“Medical futility” refers to interventions that are unlikely to produce any significant benefit for the patient. A treatment that produces a physiological effect on a patient’s body does not necessarily confer any benefit that the patient can appreciate.
The goal of medicine is to help the sick, and physicians are under no obligation to offer treatments that do not benefit their patients. Futile interventions are ill advised because they often increase a patient’s pain and discomfort in the final days and weeks of life, and because they can expend finite medical resources.
Futility refers to the benefit of a particular intervention for a particular patient. With futility, the central question is not, “How much does this treatment cost?” or “Who else might benefit from it?” but instead, “Does the intervention have any reasonable prospect of helping this patient?”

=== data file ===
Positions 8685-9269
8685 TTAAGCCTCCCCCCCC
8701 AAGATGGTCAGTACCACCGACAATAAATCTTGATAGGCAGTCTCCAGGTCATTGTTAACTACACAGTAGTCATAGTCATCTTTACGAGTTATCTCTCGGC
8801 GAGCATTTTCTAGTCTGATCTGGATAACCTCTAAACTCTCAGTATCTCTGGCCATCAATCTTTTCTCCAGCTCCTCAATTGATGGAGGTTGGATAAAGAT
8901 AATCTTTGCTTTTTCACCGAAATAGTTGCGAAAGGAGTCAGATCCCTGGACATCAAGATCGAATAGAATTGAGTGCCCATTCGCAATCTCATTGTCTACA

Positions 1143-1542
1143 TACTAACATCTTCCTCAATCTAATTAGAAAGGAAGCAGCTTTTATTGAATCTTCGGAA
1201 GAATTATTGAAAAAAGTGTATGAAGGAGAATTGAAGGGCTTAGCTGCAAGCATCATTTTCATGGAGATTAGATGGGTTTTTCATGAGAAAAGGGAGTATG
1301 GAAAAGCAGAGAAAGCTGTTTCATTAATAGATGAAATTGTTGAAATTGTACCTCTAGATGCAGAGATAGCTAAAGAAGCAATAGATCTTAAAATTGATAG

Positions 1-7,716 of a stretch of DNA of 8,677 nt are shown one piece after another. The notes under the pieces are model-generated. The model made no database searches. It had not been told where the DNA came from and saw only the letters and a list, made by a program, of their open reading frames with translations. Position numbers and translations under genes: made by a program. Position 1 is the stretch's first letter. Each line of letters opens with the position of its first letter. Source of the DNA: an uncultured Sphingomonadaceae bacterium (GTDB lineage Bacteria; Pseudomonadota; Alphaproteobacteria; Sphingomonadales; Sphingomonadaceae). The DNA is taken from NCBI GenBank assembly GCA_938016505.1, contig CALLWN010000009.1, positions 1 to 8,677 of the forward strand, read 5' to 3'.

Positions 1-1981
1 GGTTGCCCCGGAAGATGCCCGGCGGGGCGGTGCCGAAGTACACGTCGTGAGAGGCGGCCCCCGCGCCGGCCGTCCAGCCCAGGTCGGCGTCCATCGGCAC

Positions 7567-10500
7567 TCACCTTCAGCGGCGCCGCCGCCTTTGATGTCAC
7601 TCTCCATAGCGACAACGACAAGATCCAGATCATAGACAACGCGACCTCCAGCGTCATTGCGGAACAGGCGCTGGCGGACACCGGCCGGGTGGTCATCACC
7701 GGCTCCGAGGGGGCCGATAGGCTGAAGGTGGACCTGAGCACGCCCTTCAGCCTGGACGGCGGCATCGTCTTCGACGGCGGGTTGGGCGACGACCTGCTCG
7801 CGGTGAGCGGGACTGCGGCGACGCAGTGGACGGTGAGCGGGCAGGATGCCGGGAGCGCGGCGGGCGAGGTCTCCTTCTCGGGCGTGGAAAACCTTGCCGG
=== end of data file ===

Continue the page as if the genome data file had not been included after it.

Although the ethical requirement to respect patient autonomy entitles a patient to choose from among medically acceptable treatment options (or to reject all options), it does not entitle patients to receive whatever treatments they ask for. Instead, the obligations of physicians are limited to offering treatments that are consistent with professional standards of care.
The term “futile” has both a technical meaning and a moral weight. The ethical authority to render futility judgments rests with the medical profession as a whole, not with individual physicians at the bedside. Thus, futility determinations in specific cases should conform with more general professional standards of care.
See Questions and Answers: Medical Futility